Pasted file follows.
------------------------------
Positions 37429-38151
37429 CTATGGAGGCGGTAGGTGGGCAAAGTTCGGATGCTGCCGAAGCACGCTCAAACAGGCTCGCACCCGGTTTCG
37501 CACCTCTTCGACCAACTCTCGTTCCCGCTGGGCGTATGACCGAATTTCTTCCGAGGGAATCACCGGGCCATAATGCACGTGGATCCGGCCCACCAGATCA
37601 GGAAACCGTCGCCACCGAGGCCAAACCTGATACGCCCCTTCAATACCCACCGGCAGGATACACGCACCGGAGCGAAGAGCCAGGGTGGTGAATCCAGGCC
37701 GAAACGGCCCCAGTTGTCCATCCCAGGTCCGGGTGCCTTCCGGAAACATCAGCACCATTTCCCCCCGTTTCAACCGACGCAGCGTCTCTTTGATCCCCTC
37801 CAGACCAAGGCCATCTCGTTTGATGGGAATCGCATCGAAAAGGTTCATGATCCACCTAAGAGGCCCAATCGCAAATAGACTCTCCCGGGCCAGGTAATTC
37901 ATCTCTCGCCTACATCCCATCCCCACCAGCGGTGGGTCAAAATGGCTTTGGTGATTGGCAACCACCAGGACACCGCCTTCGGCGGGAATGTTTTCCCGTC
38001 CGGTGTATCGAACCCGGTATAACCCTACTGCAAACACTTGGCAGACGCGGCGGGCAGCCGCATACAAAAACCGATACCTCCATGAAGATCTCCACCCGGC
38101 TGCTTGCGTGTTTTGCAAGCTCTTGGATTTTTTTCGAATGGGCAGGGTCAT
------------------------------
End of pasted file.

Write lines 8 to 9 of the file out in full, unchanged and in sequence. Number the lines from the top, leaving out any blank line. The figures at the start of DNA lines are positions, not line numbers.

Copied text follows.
38001 CGGTGTATCGAACCCGGTATAACCCTACTGCAAACACTTGGCAGACGCGGCGGGCAGCCGCATACAAAAACCGATACCTCCATGAAGATCTCCACCCGGC
38101 TGCTTGCGTGTTTTGCAAGCTCTTGGATTTTTTTCGAATGGGCAGGGTCAT